*The letter incoming*
Have you ever been kissed by the Sun? Not the glaring, blinding kind that takes your breath away. I’m talking about the kind that slinks on you, creeps over you, growing on you with welcome warmth. That’s the one.
I wake up every morning to that kiss. Humbled by the leaves of the tree right outside my room, slightly handicapped by the steel bars of the window, the sun rays yet break through. Prickling my cheek gently, cajoling me out of my sleep. Like a gentle giant, it takes over my morning. Inevitably, as you can imagine, it makes me break into a wide smile.
How long has it been since you woke up with a smile in the morning?
I know it is letter-writing etiquette to start with greetings and salutations, in letters written in any language in any part of the world. Even this part of the world.
Nenu ichata kusalame”
Haha, don’t bother. That’s a line from a song in the local language. I’ve picked up bits of pieces of it. Anyway the song’s about a guy asking his lover, the girl, to write a letter imagining he himself had written it to her. Isn’t than an idea?
I can almost sense you glowering at this. My old boy, you have never been a romantic, have you? The lines of the song inquire if “you” are well and reassure that “I’m” doing great, absolutely great.
This place where I write from. The day I stepped out of the shadows and into the Sun, I knew this was where I would spend the rest of my days. Your bland, uninspired head would not guess what this place is. You need a bit of romance to even think of this place.
Imagine large fishing nets silhouetted against the rising Sun, hurled over the sea by bare chested fishermen. Imagine rowdy urchins playing marbles at the sea shore watched over by twilight. Imagine me, perched atop a large colonial red brick wall overseeing a feisty football game, sipping local beer. Knock Out, it’s called. Haha, it does stay true to its name.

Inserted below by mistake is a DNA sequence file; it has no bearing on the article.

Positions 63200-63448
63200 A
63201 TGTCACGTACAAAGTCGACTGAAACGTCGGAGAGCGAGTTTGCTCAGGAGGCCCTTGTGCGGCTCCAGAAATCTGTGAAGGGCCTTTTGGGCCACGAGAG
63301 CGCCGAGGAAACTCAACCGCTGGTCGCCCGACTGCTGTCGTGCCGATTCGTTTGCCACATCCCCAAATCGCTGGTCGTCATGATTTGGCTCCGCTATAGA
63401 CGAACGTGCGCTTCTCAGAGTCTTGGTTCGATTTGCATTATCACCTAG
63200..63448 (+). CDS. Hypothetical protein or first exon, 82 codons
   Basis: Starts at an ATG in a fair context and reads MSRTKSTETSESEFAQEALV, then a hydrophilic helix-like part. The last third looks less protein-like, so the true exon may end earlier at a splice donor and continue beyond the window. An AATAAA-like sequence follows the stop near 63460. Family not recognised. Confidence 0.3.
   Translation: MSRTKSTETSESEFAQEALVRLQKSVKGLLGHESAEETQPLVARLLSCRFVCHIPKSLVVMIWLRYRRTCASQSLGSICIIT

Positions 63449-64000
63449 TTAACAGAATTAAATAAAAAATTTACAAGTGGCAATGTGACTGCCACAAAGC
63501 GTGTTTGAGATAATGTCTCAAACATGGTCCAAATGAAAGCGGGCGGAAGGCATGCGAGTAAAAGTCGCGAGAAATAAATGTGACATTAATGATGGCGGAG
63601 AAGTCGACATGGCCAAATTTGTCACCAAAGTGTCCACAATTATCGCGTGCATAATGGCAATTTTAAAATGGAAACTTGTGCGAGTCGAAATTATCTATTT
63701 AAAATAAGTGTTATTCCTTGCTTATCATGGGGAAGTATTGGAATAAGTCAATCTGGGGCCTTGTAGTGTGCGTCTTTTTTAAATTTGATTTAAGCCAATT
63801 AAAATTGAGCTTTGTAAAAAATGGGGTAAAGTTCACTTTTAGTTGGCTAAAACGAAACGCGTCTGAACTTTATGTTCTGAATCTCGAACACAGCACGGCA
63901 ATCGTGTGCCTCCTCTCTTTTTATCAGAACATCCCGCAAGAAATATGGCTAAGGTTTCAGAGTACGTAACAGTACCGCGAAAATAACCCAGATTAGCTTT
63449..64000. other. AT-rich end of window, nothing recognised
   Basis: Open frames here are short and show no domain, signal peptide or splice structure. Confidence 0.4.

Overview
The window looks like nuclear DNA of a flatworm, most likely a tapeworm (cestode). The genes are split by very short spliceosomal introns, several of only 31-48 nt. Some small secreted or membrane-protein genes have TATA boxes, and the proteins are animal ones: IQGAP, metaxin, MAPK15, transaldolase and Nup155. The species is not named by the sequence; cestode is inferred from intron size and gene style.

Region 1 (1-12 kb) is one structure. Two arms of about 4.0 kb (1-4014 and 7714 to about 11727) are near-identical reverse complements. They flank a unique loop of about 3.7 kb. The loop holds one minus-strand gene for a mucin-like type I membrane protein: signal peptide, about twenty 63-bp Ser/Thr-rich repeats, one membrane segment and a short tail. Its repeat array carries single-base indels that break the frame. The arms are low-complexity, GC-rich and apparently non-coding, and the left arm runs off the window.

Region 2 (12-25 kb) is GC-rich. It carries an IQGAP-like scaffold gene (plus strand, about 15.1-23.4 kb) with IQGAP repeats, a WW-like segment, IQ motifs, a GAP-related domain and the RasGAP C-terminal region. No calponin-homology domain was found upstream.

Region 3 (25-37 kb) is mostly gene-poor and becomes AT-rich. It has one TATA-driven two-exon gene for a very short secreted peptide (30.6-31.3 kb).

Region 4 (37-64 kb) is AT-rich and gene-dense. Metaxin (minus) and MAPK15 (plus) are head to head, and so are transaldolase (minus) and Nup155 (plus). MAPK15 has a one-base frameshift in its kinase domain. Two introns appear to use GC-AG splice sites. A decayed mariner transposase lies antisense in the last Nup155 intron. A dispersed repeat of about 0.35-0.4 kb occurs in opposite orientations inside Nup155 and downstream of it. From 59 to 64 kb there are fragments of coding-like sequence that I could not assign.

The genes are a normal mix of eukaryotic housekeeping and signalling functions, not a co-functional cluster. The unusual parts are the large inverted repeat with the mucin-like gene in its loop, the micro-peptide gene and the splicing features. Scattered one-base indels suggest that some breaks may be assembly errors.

To see the grimy football being tossed into the sky, outlined against the dusk, rippling dust over the players’ heads and outstretched legs. On evenings when the Sun decides to overstay its visit a little bit longer, I catch sight of the football trace a trajectory bisecting the expanse of the orange Sun.
That is how beautiful my hide-out is.
I’m in paradise. I wish for no contact with my previous world. But I wanted very badly to let you know how “Kusalam” I really am. You may or may not hear from me again. If I find the time and the urge to take a break from my bliss and entertain you, I probably will. Until then. The glorious Sun, the sand and the ocean bid you farewell. You may write back to me, at paradise. Haha.
*The letter back*
I was not looking forward to hearing from you. I don’t know what to write. You talk of the Sun, which I haven’t seen in days. My ocean is the half a bucket of water I’m given every day to clean my arse with. And sand? My pockmarked floor has enough to graze and crack my feet with.
I live in a box. An oblong box. It could very well be my coffin, the shape it comes in. I have no window to speak of. Spiders crawl over my cheeks. Those are the kisses I get, you filthy bastard.
We were in it together, weren’t we? You got away man, you got away, you piece of filth. And with my share of the money too. But to feed off of my plight? To rub it in? Sure, I’m no romantic. You’re the one in paradise. How can I be the romantic soul?
One day, one fine day, I’ll see you. You will occupy the berth next to me. And then, and then, you can tell me how the Sun kisses you in prison, you bastard.
Write Club Hyderabad – Letters & Postcards, August 2018.